I am trying to troubleshoot speed issues for a customer connecting to a Web Site from abroad. We have carried out testing by asking carrying out downloads of files from our Web site & capturing traffic during this.
We can see that once the download commences, after a short amount of packets, the TCP Window size on the receiving host drops to zero. After a short while this resumes & then does not drop below 40000.
On this machine the Windows Scaling option is set to 3 & the TCP Window size set to 65535. Even with the scaling option set the TCP Window size never goes above 65535 in the packets (which I am told is normal).
I am surprised that, with the scaling set to 3, the TCP Window size still reduces to zero.
IS this normal behaviour? I am guessing that the TCP Window reducing to zero is because of some resource limitation on the Receiving host...?
Any assistance would be greatly appreciated. Thanks Ian
asked 16 Feb '11, 05:07
TCP window dropping to Zero means that the receiving host has trouble processing incoming data fast enough. Even with window scaling it is something that can happen - the larger the window the longer it takes to drop to zero. If the receiving station is too slow to process data and it has to receive more data than the window size is in size it will go down to zero.
You can take a look at the "bytes in flight" value in the sender's tcp header to see how much data has not yet been acknowledged - it ususally shows pretty high numbers if the receiver is too slow to process the incoming flood of packets.
Zero windows very often indicate an overloaded receiving station (either OS or slow application), and is a good indicator that "it is NOT the network" :-)
Exception are Reset-Packet - they usually have a window size of 0 and are not an indication of an overworked station.
answered 16 Feb '11, 05:31
edited 16 Feb '11, 05:32
When you look at that station communicating - how do you know the Window Scale is in use?
Do you see a "scaled" value in the host's TCP headers?
Here's the deal and it's all over the place these days. - your client can be set to use Window Scaling (TCP options in handshake) - if the server doesn't support it, neither side will use it (look at server handshake response) - if an intermediary device (such as a "smart firewall" - ugh) doesn't like/support that option for the path, it might strip off your client's TCP option (thinking Cisco ASA here). - if Window Scaling is on and truly in use and your client still hits Window Zero conditions, then what the heck is the application running for that communication? Example: IE being dog slow picking data up out of receive buffer causes Window Zero condition on large file download - update IE or get a better browser.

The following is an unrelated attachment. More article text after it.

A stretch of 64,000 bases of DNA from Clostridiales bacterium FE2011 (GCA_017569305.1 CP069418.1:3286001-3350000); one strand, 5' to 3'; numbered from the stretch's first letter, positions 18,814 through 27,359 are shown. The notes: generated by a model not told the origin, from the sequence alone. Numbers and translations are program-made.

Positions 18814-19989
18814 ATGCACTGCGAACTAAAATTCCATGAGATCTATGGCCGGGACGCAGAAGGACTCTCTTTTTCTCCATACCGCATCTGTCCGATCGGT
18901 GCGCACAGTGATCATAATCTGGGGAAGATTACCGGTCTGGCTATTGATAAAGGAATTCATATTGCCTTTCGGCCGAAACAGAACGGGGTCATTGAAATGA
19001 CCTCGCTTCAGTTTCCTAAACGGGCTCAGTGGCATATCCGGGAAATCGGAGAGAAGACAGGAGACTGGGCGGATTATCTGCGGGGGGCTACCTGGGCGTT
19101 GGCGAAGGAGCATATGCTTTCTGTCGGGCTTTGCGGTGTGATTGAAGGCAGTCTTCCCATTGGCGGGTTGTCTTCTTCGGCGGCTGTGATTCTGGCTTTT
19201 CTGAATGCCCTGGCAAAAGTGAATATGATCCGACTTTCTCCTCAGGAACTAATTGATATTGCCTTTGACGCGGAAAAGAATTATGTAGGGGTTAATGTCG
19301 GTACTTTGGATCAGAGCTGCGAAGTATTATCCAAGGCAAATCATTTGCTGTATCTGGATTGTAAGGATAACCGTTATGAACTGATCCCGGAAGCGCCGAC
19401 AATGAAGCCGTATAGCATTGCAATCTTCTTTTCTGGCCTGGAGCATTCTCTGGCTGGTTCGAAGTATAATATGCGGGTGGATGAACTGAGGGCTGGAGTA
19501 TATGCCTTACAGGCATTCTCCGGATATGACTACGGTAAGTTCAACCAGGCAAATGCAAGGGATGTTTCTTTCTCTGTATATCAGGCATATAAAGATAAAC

BTW, the Window Size field can only go to 65,535 as it is a 2-byte field. If Window Scaling is truly in use and you have set the TCP Preferences to show Relative Sequence Numbering and Window Scaling (the default), then you should see a scaled factor after the Window Size field in the communications after the first two packets of the handshake.
answered 16 Feb '11, 11:17
Usually the window scaling should be set to a value high enough to continuously transfer packets without having to stop and wait for an ACK to arrive. The bytes in flight can not exceed the effective window size.
If window scaling is enabled you'll see that both station negotiate the window scale factor in their SYN packets, which is then used to calculate the effective window size as "2 to the power of <scale factor=""> multiplied by the 'normal' 16bit window size". The latest development builds of Wireshark show both values, "normal" window size and scaled window size.
I have seen intermediate devices change the window size, resulting in a very ineffective communication (usually packet shaping or prioritizing devices, layer3 devices usually don't do this). You can check that by comparing window size and scale factors when capturing both at client and server: both should show the same values - if not, an intermediate device fumbles around with your packets.
answered 16 Feb '11, 08:33